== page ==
Speaker's reference, semantic reference, sneaky reference

Mind and Language (forthcoming)
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Abstract

According to what is perhaps the dominant picture of reference, what a referential term refers to in a context is determined by what the speaker intends for her audience to identify as the referent. I argue that this sort of broadly Gricean view entails, counterintuitively, that it is impossible to knowingly use referential terms in ways that one expects or intends to be misunderstood. Then I sketch an alternative which can better account for such opaque uses of language, or what I call “sneaky reference.” I close by reflecting on the ramifications of these arguments for the theory of meaning more broadly.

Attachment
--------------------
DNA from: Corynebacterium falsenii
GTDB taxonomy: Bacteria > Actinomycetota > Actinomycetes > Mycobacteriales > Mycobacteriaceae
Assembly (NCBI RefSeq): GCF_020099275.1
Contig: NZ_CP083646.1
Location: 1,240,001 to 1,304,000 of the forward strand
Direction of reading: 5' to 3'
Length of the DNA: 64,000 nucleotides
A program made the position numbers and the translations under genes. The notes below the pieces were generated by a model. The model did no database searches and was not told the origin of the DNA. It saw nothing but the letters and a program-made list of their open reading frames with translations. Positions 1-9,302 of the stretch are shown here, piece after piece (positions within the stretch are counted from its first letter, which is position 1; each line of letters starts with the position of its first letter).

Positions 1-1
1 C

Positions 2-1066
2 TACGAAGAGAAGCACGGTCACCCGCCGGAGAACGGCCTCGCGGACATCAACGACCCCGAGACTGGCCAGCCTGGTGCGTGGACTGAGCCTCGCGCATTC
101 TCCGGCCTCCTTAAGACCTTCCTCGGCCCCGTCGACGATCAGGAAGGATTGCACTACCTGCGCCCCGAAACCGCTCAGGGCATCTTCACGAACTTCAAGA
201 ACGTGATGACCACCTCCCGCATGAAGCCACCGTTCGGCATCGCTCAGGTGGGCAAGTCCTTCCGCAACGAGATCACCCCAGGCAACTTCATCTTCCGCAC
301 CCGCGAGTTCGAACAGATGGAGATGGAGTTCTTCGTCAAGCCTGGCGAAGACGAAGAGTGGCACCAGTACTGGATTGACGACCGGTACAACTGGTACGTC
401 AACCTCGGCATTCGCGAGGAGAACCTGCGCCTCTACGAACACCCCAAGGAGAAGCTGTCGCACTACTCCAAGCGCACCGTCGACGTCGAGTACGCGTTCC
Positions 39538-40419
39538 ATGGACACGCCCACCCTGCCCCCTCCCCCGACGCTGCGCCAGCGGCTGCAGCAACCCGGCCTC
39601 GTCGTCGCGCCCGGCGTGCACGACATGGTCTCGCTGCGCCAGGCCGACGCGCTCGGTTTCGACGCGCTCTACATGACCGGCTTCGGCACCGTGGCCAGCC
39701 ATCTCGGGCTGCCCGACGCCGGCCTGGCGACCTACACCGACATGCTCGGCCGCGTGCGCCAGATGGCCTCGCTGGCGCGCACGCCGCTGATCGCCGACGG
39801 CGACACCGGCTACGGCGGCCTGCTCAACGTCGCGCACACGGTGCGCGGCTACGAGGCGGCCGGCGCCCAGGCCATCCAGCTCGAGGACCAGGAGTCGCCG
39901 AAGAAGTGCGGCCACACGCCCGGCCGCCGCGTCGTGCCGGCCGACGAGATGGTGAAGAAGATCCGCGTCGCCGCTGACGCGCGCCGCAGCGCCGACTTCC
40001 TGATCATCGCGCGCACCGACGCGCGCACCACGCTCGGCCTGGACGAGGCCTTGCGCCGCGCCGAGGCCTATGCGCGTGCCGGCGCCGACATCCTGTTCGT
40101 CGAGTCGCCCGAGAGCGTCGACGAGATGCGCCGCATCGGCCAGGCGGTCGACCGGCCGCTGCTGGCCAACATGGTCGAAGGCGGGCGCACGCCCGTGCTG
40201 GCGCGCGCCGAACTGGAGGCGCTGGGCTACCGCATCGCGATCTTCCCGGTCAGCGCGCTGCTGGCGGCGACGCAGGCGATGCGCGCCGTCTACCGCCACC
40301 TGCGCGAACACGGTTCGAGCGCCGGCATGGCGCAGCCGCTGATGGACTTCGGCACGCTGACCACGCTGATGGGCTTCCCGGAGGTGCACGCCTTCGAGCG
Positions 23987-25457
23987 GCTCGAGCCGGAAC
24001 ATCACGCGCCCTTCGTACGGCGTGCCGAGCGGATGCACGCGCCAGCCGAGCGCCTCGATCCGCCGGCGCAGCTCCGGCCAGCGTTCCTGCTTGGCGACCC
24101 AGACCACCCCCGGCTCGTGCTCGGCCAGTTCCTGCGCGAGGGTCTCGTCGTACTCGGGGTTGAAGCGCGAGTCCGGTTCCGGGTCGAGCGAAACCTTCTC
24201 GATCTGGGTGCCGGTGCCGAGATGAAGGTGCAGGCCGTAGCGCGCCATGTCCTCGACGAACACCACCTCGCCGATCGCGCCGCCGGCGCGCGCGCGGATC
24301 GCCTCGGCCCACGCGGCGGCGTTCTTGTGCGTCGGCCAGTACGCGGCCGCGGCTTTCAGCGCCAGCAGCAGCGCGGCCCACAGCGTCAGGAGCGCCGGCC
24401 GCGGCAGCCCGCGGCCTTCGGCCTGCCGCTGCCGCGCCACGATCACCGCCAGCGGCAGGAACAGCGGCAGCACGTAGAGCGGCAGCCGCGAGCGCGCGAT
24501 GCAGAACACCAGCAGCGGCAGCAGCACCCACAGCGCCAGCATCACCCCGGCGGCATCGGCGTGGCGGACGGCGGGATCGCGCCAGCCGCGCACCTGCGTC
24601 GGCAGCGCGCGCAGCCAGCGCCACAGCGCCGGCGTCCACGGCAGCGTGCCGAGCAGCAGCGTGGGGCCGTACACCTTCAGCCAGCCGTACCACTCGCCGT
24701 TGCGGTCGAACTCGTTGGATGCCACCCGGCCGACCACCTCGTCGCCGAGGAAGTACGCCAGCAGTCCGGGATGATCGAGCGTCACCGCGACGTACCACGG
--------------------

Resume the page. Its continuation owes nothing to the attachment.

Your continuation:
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Eliot Michaelson
King's College London

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